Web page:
Slow due process is horrible lesson for young victim

Many — especially crime victims — likely would argue the wheels of justice often grind much more slowly than they would desire.

We suspect the family of a Trumbull County teenage skateboarder whose foot was run over by a car driven by a man who left the scene in July 2018 would agree.

At that time, the boy’s father who called 911 identified the driver of the vehicle as Ernest Cook, director of the Trumbull County 911 Center. The man told 911 dispatchers his son was struck by a vehicle possibly driven by Cook and that Cook’s son, Ernest Cook Jr., was driving behind his father when the collision occurred, the report states. The younger Cook returned to the scene of the accident with his father’s vehicle, the original report stated.

That night, Brookfield police found Cook Sr. at his residence, where he smelled strongly of alcohol, slurred his speech significantly and appeared highly intoxicated, the report states. The Ohio State Highway Patrol arrived, and Brookfield police told them what happened and that they were monitoring Cook in his home to ensure he didn’t consume alcohol, the report states.

Cook had admitted to driving, but he told the state patrol he didn’t know he struck a pedestrian. Rather, he thought it might have been an animal, the report states. His blood-alcohol content measured .125 when blowing into a portable breath tester. He agreed to take a test at Brookfield police department where it registered at .148, the report states. The legal limit for driving in Ohio is .08.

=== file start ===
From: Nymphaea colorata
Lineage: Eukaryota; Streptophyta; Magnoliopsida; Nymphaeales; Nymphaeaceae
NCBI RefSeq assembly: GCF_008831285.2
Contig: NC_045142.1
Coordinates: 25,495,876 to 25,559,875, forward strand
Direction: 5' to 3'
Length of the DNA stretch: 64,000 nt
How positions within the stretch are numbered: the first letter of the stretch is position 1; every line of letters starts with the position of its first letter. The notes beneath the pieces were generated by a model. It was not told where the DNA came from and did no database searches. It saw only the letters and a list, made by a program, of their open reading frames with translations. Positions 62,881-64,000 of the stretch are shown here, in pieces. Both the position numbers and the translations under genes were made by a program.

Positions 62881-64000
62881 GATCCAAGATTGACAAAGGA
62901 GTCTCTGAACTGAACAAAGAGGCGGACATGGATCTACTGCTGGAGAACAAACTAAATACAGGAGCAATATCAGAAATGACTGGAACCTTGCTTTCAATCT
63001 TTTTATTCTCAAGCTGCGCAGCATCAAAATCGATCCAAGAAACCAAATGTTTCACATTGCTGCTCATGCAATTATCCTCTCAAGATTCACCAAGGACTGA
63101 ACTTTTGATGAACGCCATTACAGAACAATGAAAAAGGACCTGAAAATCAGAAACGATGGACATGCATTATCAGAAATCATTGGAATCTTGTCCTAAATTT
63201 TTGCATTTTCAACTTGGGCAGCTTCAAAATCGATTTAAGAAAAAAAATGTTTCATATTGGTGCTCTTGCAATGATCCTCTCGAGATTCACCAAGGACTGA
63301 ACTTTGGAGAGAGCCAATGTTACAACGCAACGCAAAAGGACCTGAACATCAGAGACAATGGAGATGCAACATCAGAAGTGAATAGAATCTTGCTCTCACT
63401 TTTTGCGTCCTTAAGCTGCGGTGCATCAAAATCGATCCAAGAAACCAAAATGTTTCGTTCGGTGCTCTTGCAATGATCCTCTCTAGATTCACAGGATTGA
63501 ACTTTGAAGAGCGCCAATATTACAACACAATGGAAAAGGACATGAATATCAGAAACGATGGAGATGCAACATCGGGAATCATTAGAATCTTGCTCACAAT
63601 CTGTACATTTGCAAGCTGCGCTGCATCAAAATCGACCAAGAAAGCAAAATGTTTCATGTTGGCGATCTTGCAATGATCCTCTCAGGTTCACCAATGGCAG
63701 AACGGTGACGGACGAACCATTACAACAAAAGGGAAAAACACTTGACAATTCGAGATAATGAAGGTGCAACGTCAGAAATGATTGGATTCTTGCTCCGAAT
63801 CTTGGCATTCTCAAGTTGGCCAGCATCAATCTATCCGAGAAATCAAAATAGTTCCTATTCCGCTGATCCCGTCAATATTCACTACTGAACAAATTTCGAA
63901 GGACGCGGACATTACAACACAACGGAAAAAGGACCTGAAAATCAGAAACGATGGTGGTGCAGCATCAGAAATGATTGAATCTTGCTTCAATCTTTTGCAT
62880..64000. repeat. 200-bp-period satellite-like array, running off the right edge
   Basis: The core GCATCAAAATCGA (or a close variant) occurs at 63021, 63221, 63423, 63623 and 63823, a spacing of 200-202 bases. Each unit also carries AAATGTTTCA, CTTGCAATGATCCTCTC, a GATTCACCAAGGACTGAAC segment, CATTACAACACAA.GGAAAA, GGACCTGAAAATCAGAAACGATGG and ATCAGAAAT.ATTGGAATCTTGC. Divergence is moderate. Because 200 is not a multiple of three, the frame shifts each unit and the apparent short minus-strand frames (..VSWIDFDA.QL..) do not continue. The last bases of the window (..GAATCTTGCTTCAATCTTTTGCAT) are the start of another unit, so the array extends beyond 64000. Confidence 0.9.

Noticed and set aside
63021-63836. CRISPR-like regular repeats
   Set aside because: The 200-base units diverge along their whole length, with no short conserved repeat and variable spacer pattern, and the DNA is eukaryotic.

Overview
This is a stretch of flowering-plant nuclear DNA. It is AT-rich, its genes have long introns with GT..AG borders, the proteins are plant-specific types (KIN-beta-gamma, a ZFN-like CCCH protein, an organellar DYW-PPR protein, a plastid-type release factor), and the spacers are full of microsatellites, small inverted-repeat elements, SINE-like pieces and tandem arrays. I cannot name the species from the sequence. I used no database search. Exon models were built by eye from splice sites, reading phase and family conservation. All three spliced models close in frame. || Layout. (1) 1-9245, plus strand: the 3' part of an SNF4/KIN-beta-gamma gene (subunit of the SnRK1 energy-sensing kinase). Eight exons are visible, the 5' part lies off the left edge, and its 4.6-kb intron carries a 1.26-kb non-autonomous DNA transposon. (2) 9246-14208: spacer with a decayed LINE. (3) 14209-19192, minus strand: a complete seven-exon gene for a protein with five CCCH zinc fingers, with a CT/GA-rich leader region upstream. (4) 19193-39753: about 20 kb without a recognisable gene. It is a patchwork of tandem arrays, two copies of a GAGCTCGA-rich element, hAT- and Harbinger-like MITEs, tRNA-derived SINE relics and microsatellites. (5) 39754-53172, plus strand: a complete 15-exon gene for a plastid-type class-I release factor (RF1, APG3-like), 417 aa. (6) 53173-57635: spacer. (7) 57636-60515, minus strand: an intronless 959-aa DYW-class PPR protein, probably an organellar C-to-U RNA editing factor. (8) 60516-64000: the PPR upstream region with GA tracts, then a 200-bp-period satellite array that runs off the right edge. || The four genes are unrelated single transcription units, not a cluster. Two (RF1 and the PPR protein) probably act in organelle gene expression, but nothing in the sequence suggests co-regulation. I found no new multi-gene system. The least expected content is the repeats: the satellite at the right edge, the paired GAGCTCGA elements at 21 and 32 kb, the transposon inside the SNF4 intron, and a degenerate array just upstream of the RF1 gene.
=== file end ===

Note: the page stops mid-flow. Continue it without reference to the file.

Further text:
Now, more than two years later, Cook, 68, was charged last month with two misdemeanor charges in Eastern District Court in Brookfield. He faces a first-degree misdemeanor count of loss of physical control under the influence and a minor misdemeanor accusing him of failing to report an accident, court records show. The charges were filed by a state patrol trooper.

Just weeks after the incident in 2018, Trumbull County Prosecutor Dennis Watkins petitioned the court to bring in an independent prosecutor due to a conflict of interest. Daniel Kasaris, senior assistant Ohio attorney general, was appointed as special prosecutor.

Still the case took years to get to this point.

Cook also previously served as police chief in Brookfield and Vienna townships and as chief deputy with the Trumbull County Sheriff’s office. Indeed, he is someone in a position of power and trust, and these charges must not be taken lightly.

Undoubtedly, everyone is innocent until proven guilty, and we will wait to see whether Cook is convicted or acquitted. Until then, however, we all should be able to agree the victim and his family should not have been forced to wait so long for their hope for justice to even reach this point.

Frankly, this young victim is learning a horrible lesson about the wheels of justice.


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